For three months this year I travelled around Brazil,
Colombia, Mexico, hopped into Belize for a few days and finished off with a
week-long road trip in California. During that time, I wrote almost every day.
I’ve never journaled before, but it was something that brought me a great deal of
satisfaction. To be able to write about such interesting things all the time (almost,
there were boring parts too) made me feel very lucky and appreciative of the
fact that I can travel so freely and see all of these wonders.
I decided, after writing enough of my musings to fill an entire novel, that it would be a waste not to do something with them! I found with most travel blogs I’ve seen, when researching previous trips, that things are made to seem picture perfect. Focus is almost entirely on the positives (understandably). However, from my experience of travel, things aren’t always perfect. Of course they’re not, this is still life! You still have the same anxieties and the same self-esteem issues. These can even be made worse at times as you’re thrown so forcefully out of your comfort zone. You live in countries with different values to you (this could be in relation to things like sexuality, gender roles, politics, wealth). You live in places with different levels of inequality and this can be challenging to see.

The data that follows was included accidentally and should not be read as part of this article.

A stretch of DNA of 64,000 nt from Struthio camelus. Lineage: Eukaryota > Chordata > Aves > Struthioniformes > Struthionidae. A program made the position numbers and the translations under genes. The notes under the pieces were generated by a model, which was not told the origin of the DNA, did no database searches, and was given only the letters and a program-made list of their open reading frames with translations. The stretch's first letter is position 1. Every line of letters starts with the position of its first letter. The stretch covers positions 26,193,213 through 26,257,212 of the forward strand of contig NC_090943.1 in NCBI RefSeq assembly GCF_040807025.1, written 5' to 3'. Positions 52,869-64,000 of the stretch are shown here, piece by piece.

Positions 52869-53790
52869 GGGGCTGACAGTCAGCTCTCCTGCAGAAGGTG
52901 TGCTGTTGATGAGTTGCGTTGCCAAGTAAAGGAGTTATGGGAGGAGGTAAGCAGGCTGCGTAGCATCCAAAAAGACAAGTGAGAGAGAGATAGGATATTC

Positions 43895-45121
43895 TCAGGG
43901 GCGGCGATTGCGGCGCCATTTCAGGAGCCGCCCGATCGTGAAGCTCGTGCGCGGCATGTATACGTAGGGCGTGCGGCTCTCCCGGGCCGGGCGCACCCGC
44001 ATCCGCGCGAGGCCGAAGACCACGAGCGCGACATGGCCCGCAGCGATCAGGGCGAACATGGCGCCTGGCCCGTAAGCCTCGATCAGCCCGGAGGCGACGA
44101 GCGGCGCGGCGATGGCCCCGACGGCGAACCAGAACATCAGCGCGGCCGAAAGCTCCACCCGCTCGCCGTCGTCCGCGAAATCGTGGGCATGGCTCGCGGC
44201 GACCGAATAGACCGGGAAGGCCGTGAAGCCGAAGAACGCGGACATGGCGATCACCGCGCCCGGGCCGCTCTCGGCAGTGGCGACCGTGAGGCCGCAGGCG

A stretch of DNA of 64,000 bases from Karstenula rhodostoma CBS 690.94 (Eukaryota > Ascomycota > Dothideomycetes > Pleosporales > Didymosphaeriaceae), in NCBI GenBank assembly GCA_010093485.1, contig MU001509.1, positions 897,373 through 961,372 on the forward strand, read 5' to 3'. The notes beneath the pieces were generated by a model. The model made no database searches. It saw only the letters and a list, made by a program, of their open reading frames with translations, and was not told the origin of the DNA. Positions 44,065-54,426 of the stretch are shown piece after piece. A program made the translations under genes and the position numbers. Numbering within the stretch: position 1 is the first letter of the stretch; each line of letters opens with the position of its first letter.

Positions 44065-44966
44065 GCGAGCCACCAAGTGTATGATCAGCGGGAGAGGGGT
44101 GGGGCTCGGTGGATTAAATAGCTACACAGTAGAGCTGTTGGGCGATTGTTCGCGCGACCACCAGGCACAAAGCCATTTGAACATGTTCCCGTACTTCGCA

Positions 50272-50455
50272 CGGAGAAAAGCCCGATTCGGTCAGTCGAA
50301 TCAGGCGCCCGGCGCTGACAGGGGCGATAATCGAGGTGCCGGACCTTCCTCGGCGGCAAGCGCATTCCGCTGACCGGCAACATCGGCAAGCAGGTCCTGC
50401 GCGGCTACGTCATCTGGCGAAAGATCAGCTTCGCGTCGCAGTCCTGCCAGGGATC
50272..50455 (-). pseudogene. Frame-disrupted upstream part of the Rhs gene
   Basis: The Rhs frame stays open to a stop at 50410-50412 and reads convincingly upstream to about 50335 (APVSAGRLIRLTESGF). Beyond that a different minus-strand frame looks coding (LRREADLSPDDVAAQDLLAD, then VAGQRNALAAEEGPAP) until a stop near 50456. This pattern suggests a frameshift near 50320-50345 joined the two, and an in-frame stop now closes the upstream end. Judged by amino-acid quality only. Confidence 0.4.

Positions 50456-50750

That’s not to say I have ever regretted a trip. Travel has
brought me no end of inspiration and insight. It has been an education. I’ve
gained a deeper understanding of the privilege that comes with being from a
country like the UK (my freedom and ability to travel being a big one). Travel
also gives you new social skills. Being thrown out of your comfort zone can be
hard but it forces you to act. You feel uncomfortable but you learn new ways to
communicate with people who don’t speak your language, or with people who have
totally different life experiences to you. Also, sometimes things go wrong!
Your valuables may be stolen, or your plans may be thrown off as you suffer
from a well-known traveller’s illness that means you have to stay within close
proximity of a toilet for a good few days…
Basically. It’s ok if the trip isn’t exceptional from start
to finish. That’s normal, that’s life. But rearing travel as some kind of
glorified holiday where you basically spend months in heaven is not so useful.
It can lead you to feel guilty when things go wrong. After all, all your
friends are at home doing the same old things.
Therefore my aim with this blog is to provide a fun and
balanced journal-style account of my three-month trip around Latin and Northern
America, minus the Instagram filter. I hope to provide travel tips about
getting around these countries that could help out future travellers, as well
as delving into the feminist, political and cultural contemplations I had along
the way. I also hope to talk about mental health and its relation to travel as
this was something that affected me at times. Most of all I want to talk about
the beautiful things I saw, the interesting places I visited, the many
inspiring people I met, (with some juicy bits thrown in).